One blank scrolls was discovered.
One blank scrolls was discovered. Casey L. Olson and Oren Gutfeld

In 1947, a shepherd working in the desert near the Dead Sea threw a rock into one of the area’s many caves. He heard something break, and when he went inside he discovered the first of what would be known as the Dead Sea Scrolls—ancient documents that contains drafts of the Hebrew bible and that have been key to scholars’ understanding of the Judeo-Christian past.

Now, for the first time in decades, archaeologists have found another cave connected to the scrolls.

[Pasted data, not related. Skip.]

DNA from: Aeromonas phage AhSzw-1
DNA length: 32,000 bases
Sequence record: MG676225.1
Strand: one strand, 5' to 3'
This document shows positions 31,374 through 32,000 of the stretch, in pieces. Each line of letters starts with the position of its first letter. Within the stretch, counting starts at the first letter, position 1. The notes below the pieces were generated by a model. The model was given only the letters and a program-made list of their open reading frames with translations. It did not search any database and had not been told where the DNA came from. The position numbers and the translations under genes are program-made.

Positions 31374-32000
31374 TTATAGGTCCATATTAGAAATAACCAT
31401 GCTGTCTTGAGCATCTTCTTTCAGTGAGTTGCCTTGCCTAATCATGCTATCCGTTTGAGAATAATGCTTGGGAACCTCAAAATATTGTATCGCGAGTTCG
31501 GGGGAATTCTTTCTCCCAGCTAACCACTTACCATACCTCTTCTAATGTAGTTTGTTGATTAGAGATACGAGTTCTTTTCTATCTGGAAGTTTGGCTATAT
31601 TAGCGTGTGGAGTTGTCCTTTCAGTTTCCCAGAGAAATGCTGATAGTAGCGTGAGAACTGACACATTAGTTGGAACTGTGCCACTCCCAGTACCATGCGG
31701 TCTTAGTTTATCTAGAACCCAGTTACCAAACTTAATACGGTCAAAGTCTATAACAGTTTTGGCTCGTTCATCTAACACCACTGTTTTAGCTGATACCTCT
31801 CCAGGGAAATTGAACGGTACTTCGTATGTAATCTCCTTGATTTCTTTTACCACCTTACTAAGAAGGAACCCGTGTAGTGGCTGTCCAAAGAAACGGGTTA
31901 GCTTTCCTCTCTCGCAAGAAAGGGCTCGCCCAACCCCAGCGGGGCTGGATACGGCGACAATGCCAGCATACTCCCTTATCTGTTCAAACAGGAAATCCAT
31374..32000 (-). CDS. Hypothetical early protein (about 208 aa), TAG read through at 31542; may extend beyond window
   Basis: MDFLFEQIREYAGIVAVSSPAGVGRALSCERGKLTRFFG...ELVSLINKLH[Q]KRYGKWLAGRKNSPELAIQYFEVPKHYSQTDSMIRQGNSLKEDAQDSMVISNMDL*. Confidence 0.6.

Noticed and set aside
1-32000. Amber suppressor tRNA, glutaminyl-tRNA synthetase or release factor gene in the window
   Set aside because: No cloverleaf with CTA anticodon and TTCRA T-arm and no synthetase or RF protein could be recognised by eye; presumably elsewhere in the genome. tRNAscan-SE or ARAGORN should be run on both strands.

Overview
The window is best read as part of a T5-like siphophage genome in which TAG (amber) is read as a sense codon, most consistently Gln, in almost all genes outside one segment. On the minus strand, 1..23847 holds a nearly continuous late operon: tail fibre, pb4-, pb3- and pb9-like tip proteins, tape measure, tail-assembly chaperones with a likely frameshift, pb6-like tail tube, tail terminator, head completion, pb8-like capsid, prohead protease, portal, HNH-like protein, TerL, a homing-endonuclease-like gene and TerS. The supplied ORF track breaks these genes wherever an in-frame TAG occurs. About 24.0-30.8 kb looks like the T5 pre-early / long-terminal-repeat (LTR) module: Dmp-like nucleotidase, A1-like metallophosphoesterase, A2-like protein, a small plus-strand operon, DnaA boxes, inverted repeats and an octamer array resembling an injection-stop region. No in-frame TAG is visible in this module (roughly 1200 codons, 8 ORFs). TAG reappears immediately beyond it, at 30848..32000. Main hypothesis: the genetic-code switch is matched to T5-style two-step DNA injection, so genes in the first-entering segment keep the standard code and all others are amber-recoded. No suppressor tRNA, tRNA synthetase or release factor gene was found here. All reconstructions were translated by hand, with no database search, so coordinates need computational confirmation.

This cave, which they suggest should be considered the 12th cave in the group, does not contain new scrolls, only the tools used to make them. A team of archaeologists found jars, leather bindings, cloth for wrapping the scrolls, and one actual scrolls, which was blank.

They also found two axe heads that date to the middle of the 20th century, leading them to believe that the cave was looted decades ago.

Still, this discovery raises the possibility that there are other, still undiscovered papers to be found.